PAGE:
In the early 1970’s Phyllis C. Howard began dreaming. She was a woman of vision just at the right time for Union County.
In 1965 the Older Americans Act established aging services across the United States. Phyllis was involved in several organizations whose purpose it was to address the needs of rural women. It was natural then for her to pick up the torch for the elderly and disabled in her community.
Phyllis wrote her first transportation grant in 1974 and was awarded funding for a senior van. In 1975 she purchased this first van and began providing transportation for the elderly of Union County. That first van was used to transport seniors for recreational, business, and medical needs.
In 1975, Phyllis in cooperation with the Union County School Corporation established the first congregate meal site in a seminar room at the Union County High School.
Phyllis continued to broadened her vision. The Area 9 Agency on Aging soon began encouraging Phyllis to seek more funding and establish more senior programs for the people of Union County by forming a more structured organization.
Union County Council on Aging and Aged, Inc. was established in 1977 as a non-profit agency that would, and does, promote programs to improve the social, emotional, and physical well being of our community.
Also in 1977, Union County Council on Aging obtained Title III funds to purchase a mobile home to use as a senior center. The senior center became the new site for the meal site and nutrition program, an Outreach program for the homebound, and the transportation service.
Phyllis also established two satellite meal sites, one in Brownsville and one in College Corner, IN.
In 1982, Union County Council on Aging moved into the public transportation arena and established Union County Transit. No longer exclusively senior transportation, Union County transit with expanded funding sources, was able to provide more and improved transportation services for all people in Union County.
While transportation needs in the county have always been a priority, other needs had been determined too. There was an increasing need for senior housing. In 1981, Union County Council on Aging was awarded a 202 Section 8 HUD contract for very low income elderly and disabled.
After Southview Courts’ completion in 1983, Union County Council on Aging moved its offices and the Area 9 meal site to Southview Courts. Southview Courts also became the designated senior center for Union County.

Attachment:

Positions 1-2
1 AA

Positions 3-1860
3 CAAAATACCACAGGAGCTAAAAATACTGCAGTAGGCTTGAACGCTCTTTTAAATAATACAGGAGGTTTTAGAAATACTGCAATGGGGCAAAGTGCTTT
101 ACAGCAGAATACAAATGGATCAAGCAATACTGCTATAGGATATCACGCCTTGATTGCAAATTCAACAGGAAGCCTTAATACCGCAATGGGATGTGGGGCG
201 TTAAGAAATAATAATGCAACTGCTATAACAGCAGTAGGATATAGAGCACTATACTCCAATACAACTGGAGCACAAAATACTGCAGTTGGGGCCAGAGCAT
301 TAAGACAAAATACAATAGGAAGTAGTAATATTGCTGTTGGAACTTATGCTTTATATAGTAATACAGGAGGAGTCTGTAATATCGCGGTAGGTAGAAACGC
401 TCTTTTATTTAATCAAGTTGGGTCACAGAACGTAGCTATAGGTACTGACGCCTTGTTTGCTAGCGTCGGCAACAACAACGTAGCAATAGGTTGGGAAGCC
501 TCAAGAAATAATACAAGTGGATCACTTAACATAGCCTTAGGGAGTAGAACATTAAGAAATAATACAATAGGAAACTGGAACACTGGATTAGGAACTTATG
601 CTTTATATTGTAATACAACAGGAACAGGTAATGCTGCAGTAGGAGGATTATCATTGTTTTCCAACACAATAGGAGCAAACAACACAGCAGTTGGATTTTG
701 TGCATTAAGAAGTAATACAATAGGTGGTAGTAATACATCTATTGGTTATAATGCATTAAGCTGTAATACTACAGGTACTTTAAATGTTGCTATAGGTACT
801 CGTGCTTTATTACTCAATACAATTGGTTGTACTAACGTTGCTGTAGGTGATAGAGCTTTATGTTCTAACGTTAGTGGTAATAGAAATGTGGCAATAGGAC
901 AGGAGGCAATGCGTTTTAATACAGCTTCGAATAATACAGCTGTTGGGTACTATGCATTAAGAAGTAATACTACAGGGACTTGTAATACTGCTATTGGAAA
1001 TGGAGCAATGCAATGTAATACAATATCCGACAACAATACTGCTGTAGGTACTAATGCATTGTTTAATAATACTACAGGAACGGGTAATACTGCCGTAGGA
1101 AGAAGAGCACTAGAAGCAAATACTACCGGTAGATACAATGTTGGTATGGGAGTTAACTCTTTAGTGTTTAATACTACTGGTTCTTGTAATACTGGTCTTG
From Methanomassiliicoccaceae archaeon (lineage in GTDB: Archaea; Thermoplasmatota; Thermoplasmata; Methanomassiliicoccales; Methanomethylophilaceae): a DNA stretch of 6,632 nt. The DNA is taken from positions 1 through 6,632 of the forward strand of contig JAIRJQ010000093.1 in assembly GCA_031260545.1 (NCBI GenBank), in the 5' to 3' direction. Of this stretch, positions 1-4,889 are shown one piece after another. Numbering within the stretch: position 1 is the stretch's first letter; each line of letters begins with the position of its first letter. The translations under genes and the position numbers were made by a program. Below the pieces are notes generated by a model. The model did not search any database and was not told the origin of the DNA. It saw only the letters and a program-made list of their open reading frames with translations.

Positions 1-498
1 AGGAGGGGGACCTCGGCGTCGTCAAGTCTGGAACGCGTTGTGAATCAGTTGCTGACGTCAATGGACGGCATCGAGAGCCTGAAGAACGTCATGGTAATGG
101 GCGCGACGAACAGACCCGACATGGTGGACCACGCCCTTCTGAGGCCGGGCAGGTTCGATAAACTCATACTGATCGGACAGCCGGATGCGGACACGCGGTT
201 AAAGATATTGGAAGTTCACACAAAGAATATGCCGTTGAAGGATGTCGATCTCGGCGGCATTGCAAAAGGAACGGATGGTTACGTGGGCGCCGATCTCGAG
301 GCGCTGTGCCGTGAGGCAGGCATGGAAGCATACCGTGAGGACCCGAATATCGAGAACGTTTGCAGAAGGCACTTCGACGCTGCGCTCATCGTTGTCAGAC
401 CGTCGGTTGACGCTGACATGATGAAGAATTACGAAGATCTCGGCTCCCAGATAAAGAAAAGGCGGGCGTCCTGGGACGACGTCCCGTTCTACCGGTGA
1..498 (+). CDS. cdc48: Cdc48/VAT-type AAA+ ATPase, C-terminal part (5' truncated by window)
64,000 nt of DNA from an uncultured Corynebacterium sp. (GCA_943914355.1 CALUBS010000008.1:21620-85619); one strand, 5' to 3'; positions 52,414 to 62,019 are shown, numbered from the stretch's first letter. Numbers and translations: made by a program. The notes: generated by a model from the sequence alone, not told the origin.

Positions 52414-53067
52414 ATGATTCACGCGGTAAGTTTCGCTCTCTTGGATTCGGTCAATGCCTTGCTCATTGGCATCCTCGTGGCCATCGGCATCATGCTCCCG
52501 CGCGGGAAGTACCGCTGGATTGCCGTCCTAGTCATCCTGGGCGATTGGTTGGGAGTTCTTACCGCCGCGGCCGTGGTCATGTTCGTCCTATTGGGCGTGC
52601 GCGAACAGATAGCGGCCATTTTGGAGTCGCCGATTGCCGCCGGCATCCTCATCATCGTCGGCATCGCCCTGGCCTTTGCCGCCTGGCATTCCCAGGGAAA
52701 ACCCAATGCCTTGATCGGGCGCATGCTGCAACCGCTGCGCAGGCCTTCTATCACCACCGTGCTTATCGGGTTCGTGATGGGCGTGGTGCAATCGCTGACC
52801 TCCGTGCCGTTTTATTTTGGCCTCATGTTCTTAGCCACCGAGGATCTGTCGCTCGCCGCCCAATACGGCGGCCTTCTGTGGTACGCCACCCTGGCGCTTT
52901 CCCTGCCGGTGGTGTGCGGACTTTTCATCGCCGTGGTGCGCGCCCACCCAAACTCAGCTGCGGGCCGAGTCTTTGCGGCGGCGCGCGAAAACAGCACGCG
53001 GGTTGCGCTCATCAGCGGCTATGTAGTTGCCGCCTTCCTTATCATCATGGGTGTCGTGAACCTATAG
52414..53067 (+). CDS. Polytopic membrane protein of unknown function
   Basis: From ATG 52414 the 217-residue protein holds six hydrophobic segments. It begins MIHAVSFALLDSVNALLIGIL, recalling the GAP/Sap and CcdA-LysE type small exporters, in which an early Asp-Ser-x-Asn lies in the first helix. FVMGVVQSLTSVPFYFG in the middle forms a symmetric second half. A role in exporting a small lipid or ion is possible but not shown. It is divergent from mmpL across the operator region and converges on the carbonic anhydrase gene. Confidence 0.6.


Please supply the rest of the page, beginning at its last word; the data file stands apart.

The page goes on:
Union County Council on Aging was also expanding other programs. From its inception as the Outreach program, Union County Council on Aging was providing homemaker and handyman services for Franklin and Union. In 1985 this program became accredited.
Consequently in 1989 Tri-Homecare was established and accredited by the National Home Caring Council. In 1990 Tri-Homecare became licensed by the Indiana State Board of Health as a home health agency.
With the transportation, housing, and home health services expanding and maintaining themselves, the Union County Council on Aging had time to think of the future. Phyllis began to expand her dreams. Dreams that included a Community Care Center that would offer service programs and day care for children and adults.
In 1993, Union County Council on Aging in partnership with the Union County Commissioners began the long process of securing grants to accomplish this dream. This project was temporarily interrupted in 1996 with the unexpected death of Phyllis C. Howard. It was a big blow to the community.
From 1996 to the summer of 1998 Union County Council on Aging continued to work on Phyllis’ project for a community care center. Building was started in the fall of 1997.
During the winter of 1997 Union County Council on Aging began its pilot program for adult day services at Southview Courts. It was moved to the new building January 1999.
The Phyllis C. Howard Community Care center was dedicated on November 7, 1998. It housed Head Start, WIC, Healthy Families, child day care, and Friendship Place adult day services.